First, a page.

Coram has spent 11 years at the statehouse. He’s known as one of the Capitol’s more moderate Republicans, willing to work with Democrats on issues like improving civics education and expanding broadband infrastructure. In his run for Congress, he’s touted himself as an effective lawmaker who can work across the aisle.
“I think there's plenty of those that are frankly fed up with the rhetoric, the hate and division going on in Washington, D.C.,” he said. “And they see someone who has actually been able to make accomplishments, do legislation, (and) bring programs back for their district.”
In contrast, Coram attacks Boebert as “all sizzle and no steak,” arguing she's taken credit for things that she actually voted against, such as touting provisions that benefit her district in a recent federal spending bill, despite opposing the overall measure.
However, Coram’s long legislative record has also proved a fruitful avenue of attack for Boebert’s campaign.
It launched an attack website as soon as Coram announced his run earlier this year – a sign that she’s taking his primary challenge seriously.
Boebert’s campaign claims Coram unjustly enriched himself, by running legislation benefiting the hemp industry, while also owning a hemp growing operation. It cites a news conference he held to encourage the public to invest in his company, and an anonymous request for an ethics investigation into whether he improperly sponsored legislation to benefit himself.
Checks with the Colorado Attorney General’s office indicate no complaint was ever officially filed there. And if one was ever submitted to the state’s Independent Ethics Commission, it was dismissed too early in the process to be reported. The office only names when a complaint is deemed non-frivolous.
Coram has come out swinging against these claims.
“Lies, lies, lies, and damn lies,” he said. “Frankly, I would wish that she would actually talk about policies, issues and solutions rather than have to lie her way through, to try to get the vote.”
However, her campaign is working hard to get these accusations in front of primary voters; CPR News saw one of these attack fliers on display in the Pueblo County GOP offices.
Rob Leverington, chair of the Pueblo County Republicans, said any campaign can drop off literature. “I'm sure there will be lots of mud being slung from side to side. You've already saw some out here with Congresswoman Boebert’s campaign literature. So, that's why we have elections.”
Boebert, herself, has come under ethics scrutiny during her time in the House. A Democratic lawmaker filed a complaint over her actions leading up to Jan. 6 that was eventually dismissed, and Muslim and Jewish groups also asked the ethics committee to look into comments she made about Rep. Ilhan Omar. She has also faced criticism for questionable mileage reimbursements.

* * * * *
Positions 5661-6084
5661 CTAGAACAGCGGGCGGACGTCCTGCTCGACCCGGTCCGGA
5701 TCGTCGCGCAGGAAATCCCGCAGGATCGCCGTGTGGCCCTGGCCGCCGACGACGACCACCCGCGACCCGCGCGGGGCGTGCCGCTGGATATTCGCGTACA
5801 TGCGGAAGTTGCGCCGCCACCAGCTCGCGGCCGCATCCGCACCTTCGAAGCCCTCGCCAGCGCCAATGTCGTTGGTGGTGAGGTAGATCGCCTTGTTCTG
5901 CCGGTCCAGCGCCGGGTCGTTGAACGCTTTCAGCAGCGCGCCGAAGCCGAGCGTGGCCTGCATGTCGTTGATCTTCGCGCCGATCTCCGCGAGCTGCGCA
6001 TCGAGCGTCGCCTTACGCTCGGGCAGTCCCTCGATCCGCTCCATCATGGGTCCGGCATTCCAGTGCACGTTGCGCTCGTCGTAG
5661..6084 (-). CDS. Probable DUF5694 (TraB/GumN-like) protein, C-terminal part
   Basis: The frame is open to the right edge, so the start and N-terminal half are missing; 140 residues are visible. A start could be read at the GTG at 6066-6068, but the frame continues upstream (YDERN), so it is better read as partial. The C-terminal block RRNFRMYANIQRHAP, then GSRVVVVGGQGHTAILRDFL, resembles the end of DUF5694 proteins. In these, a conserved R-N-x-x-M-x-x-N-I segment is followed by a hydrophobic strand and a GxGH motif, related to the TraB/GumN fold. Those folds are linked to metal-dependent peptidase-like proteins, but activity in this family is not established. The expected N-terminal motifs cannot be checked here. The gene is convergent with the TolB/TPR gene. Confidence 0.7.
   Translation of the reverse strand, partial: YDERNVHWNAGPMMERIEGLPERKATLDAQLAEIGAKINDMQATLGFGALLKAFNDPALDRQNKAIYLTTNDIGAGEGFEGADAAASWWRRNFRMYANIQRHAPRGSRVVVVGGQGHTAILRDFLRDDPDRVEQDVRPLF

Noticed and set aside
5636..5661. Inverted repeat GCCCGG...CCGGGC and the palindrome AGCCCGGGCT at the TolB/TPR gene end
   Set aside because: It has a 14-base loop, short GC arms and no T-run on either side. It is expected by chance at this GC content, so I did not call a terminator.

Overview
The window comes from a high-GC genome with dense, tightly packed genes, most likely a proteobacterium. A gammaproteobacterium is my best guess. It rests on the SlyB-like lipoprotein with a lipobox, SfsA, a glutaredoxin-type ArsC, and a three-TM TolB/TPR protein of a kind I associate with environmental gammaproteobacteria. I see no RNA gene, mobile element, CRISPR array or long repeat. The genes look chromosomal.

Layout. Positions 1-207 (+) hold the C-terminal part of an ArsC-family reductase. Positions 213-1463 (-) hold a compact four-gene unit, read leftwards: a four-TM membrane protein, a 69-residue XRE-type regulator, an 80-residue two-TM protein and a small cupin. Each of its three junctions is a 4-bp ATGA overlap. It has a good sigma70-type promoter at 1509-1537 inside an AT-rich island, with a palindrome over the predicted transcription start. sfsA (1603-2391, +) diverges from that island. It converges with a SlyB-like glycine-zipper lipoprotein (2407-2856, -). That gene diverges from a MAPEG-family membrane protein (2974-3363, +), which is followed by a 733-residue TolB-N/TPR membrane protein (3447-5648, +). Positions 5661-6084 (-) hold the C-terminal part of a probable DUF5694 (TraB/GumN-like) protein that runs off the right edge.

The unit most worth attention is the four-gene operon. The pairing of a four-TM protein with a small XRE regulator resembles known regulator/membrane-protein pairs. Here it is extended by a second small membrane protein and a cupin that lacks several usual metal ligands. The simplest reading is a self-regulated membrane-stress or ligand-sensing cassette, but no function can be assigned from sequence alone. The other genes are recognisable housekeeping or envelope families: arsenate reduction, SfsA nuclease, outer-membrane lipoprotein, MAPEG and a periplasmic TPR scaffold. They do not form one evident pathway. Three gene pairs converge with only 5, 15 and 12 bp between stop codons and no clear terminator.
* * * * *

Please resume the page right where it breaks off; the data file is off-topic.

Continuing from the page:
In Montezuma County, Allan and Carla Thayer are lifelong conservative Republicans. She homeschooled their children, their daughter open carries, they have a son in the military. Carla Thayer has reservations about both candidates.
“I do not like the way Coram goes across the aisle. He goes way too many times. But there are a few things I've seen in Bobert that have me concerned also,” she explained.
Sitting in their kitchen you get a sense of their principles. Carla didn’t vote for Biden and does not support his policies, but she still thinks people should be respectful of the office when he is speaking, and not go “screaming and hollering” – a reference to Boebert’s outburst during the State of the Union.
But more substantively, she wants to hear what each candidate is running for, not just how much they can trash one another.
Allan Thayer has voted for both Boebert and Coram in the past. As a member of the Republican Central Committee for the county he can’t support either candidate in the primary, but he summed up the challenge that Coram faces in this conservative corner of the district: “It's not that he's not popular. It's just, Lauren Boebert is more popular.”
To get on the ballot Coram collected signatures, allowing him to avoid the assembly process, which Boebert ended up essentially sweeping. The two campaigns are currently negotiating primary debates. He pitched four, she countered with two.
When it comes to wooing voters, Coram is aiming for what he describes as the “80% in the middle,” those who are tired of extremes in both parties.